Many volunteers that we send serve on the field for brief periods of time through ABWE’s short-term sending arm, Launch Point. Here’s a recent interview with executive director Jason Phillips to get to know the nuts and bolts of the ministry.
Q: How did you get involved in short-term missions?
A: I was first introduced to short-term missions when a pastor-friend invited me on a trip. Since then, I’ve lived on an Indian reservation along the US/Mexico border, evangelized in a maximum-security prison in Venezuela, and trekked through villages in the Himalayan mountains, serving as a participant, pastor, and leader on short-term trips. God has transformed my life and allowed me to see the long-term benefit that carefully planned short-term trips can have on the global church.
Q: What is the goal of Launch Point?
A: Launch Point initiates short-term missions trips that produce long-term impacts on ministry and transformational experiences for the participants. Launch Point’s five objectives are: 1) expand ministry for missionaries and ministry partners, 2) transform the lives of trip participants through missions, 3) build deeper relationships with our partnering churches, 4) foster greater relationships and support for our missionaries, and 5) identify potential mid-term and long-term missionaries.
Q: Why are short-term missions still an important, valuable, and crucial part to the Great Commission?
A: Short-term missions trips enable us to serve the global church outside of our own context, stretching us beyond our comfort zone and opening our eyes to God’s glory in different ways. I know many long-term missionaries who understood God’s calling on their lives after participating in a short-term missions trip.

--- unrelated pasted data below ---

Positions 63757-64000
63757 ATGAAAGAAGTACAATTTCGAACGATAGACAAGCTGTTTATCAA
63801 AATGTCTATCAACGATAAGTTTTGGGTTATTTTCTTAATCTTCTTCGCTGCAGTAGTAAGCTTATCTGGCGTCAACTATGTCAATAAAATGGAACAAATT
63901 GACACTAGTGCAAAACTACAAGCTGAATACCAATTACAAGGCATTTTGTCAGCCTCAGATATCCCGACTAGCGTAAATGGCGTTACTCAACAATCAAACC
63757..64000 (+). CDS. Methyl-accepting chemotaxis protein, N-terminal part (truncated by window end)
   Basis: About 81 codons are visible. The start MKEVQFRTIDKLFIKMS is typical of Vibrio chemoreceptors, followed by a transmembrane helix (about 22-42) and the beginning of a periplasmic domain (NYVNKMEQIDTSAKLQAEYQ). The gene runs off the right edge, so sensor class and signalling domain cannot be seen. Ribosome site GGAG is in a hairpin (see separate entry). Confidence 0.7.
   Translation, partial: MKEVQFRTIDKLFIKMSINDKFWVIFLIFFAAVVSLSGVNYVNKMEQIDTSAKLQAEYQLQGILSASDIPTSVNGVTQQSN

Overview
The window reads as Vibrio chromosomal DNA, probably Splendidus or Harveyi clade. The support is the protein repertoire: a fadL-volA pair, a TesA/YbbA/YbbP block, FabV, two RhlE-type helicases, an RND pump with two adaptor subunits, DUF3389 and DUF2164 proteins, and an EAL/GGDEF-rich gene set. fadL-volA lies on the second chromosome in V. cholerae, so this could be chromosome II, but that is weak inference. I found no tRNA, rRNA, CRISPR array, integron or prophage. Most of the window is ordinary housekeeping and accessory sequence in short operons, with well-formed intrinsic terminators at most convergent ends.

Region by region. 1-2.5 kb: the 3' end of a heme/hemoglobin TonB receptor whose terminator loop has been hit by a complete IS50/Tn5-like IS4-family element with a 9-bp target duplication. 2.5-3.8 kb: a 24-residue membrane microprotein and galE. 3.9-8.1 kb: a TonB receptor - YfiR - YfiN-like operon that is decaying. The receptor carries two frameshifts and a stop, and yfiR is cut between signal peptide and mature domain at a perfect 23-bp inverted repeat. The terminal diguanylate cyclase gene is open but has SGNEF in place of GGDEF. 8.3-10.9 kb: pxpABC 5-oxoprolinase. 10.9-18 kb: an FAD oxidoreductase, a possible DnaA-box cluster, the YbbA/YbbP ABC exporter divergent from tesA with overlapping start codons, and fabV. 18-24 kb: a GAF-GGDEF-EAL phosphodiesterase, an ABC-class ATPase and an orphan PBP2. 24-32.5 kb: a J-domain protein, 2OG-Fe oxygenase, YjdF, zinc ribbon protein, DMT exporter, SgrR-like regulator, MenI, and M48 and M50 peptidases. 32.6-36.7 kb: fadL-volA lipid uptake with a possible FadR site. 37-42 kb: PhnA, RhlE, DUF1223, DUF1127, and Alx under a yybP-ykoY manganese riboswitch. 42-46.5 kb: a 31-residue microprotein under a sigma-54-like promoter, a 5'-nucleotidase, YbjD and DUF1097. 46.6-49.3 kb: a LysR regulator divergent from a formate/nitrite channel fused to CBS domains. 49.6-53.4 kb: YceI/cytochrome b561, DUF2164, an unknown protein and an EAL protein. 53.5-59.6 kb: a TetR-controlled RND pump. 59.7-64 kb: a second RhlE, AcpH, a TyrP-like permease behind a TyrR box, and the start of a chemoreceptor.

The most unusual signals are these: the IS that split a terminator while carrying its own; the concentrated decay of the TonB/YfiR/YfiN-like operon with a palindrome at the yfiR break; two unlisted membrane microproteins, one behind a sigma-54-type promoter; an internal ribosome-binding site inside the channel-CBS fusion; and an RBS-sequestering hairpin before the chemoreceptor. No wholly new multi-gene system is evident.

Q: We like to use the phrase, “Maximize short-term trips.” How does it work?
A: Maximizing short-term trips means three things. 1) Amplifying the impact of the trip for long-term ministry and spiritual transformation. 2) Putting others before yourself. When we go on the field prepared to serve the global church, we see things from God’s perspective and experience true surrender to his leadership. 3) Applying the spiritual lessons learned on the field to your everyday life when you return home.
Some short-term trips focus more on the participants and ensuring they have an enjoyable experience, which becomes more “spiritual tourism” than missions. Because of this, short-term trips receive a lot of criticism for being fruitless and wasting time and resources. But the core problem is poor trip planning and execution, not the trip itself.
Q: How can the church get involved?
A: The ministry has already facilitated trips this year as a soft launch. We have other opportunities currently open, and we are already rolling out resources and coming alongside churches and organizations to begin preparing teams to be sent in 2022.
As a ministry of ABWE International, we leverage resources and ministry partnerships built over the last 94 years ministering in over 84 countries to provide long-term opportunities through short-term trips.